Going to work for the government has always come with an ironclad promise: Your pension benefits will be there when you retire.
It's a level of security not found in the private sector, and it's a big reason that government jobs are so prized in Sacramento.
Now, however, the city of Stockton's bankruptcy case and the financial problems of other cities are testing whether that promise can be broken.
Legal battles over this question loom even though the Legislature just approved an overhaul of public retirement plans throughout California. Lawmakers trimmed billions in pension benefits, but mainly at the expense of future workers rather than those already on the payroll.
The debate is about to reach a whole new level.
In Stockton, two bond-insurance companies, in danger of losing millions of dollars in the bankruptcy filing, have launched an assault against the city's pension system. They're demanding that city tax dollars earmarked for CalPERS, the state's massive public pension system, go to them instead even if it means scaling back retirement benefits for current employees and those who already have retired.
In San Jose and San Diego, voters have taken matters into their own hands, passing ballot initiatives curtailing pension benefits for current and future municipal employees. Unions are suing to overturn the initiatives.
If benefits for current workers and retirees get reduced, it would shatter decades of conventional wisdom, backed by the courts, about the sanctity of public pensions.
"The clear precedent in California is that public employee pensions are guaranteed. Once you enter employment, the retirement benefit cannot be changed," said Amy Monahan, a pension law expert at the University of Minnesota.
The biggest test of that theory is in Stockton, which filed for Chapter 9 municipal bankruptcy protection June 28 after concluding it couldn't pay its bills.
Contracts routinely get severed in bankruptcy. Corporations have used bankruptcy to cancel their pensions. But few municipal governments have ever filed for bankruptcy, and until now, no one's ever tried to use bankruptcy to erase the pension promise made to a government worker.
"It's always been sacrosanct in California, and it may prove to be," said Rick Roeder, a pension consultant in La Mesa. "But it may be trumped by federal bankruptcy law."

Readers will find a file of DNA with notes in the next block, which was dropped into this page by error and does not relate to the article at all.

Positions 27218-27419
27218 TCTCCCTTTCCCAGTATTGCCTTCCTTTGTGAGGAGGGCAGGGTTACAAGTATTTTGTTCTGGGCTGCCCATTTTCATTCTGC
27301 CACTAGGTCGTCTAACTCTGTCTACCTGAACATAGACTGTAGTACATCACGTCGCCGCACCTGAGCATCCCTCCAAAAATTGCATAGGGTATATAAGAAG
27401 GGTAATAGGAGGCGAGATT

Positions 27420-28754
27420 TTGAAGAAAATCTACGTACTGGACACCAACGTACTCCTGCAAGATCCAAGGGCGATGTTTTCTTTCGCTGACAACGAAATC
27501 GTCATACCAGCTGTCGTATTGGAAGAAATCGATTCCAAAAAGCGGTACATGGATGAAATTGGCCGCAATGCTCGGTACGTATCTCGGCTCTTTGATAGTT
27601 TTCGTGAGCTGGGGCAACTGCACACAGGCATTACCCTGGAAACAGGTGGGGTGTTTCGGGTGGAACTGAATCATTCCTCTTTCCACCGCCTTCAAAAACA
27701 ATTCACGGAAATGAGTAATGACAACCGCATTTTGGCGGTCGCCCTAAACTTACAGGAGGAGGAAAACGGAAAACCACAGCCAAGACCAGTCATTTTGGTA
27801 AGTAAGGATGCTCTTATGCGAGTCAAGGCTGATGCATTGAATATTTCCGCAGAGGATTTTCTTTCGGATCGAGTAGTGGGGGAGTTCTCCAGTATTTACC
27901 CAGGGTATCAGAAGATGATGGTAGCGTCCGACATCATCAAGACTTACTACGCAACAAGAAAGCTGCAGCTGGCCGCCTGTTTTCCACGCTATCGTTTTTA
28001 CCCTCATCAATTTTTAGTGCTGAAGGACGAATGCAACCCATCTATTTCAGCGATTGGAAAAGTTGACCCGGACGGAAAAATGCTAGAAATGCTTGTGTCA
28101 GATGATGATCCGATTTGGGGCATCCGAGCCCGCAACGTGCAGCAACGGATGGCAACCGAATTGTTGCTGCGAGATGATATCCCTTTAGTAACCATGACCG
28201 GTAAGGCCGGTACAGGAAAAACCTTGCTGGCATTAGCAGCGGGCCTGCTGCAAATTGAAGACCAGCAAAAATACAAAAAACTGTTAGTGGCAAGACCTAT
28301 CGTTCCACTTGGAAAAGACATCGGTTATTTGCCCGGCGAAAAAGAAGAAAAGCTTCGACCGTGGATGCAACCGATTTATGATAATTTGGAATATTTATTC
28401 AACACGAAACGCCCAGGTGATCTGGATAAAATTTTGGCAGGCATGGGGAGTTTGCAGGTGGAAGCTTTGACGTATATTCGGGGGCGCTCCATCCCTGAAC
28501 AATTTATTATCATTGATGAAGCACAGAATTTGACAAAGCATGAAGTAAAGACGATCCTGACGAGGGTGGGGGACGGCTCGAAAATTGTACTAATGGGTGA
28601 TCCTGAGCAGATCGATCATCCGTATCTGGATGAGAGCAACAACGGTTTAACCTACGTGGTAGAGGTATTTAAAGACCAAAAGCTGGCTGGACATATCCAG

Standing against the insurance companies are Stockton city officials, who say municipal employees have suffered enough through pay cuts and layoffs, and CalPERS itself.
The powerful California Public Employees' Retirement System, the nation's largest public pension system, runs the retirement program for 1.6 million Californians. It gets $29 million a year in pension contributions from Stockton and stands ready to keep things the way they are.
In a prepared statement, CalPERS cited the U.S. and state constitutions and other legal authorities as safeguards against raiding the pension fund's cash flow. Simply put, CalPERS argues Stockton must continue paying into the fund, even if has to stiff other creditors.
"It is surprising that sophisticated Wall Street firms, which are in the business of underwriting and insuring municipal bonds, were not aware of the priority rights of CalPERS and its members when they evaluated the ability of Stockton to repay hundreds of millions of dollars in bond debt," CalPERS said.
Insurers fight back
Back when the economy was booming, Stockton went on a spending spree. It issued tens of millions of dollars in bonds to build amenities such as a marina and a baseball stadium. It even borrowed $125 million, ironically, to help pay its obligations to CalPERS.
To make the bonds marketable, the city purchased bond insurance. Investors could buy the bonds with confidence, knowing they'd get paid by the insurers if something went wrong.
Now, with the bankruptcy filing, the city has declared it won't honor much of its bond debt, leaving the insurance companies holding the bag. Two of the big ones National Public Finance Guarantee Corp. of New York and Assured Guaranty Corp. of Bermuda are fighting back.
Assured and National Public, in papers filed in U.S. Bankruptcy Court in Sacramento, said the city should pay them instead of feeding CalPERS.
"The city never asked for a single dollar in reduction of its liability to CalPERS," National Public complained in a court filing last month. The company would lose $30 million under the city's bankruptcy plan.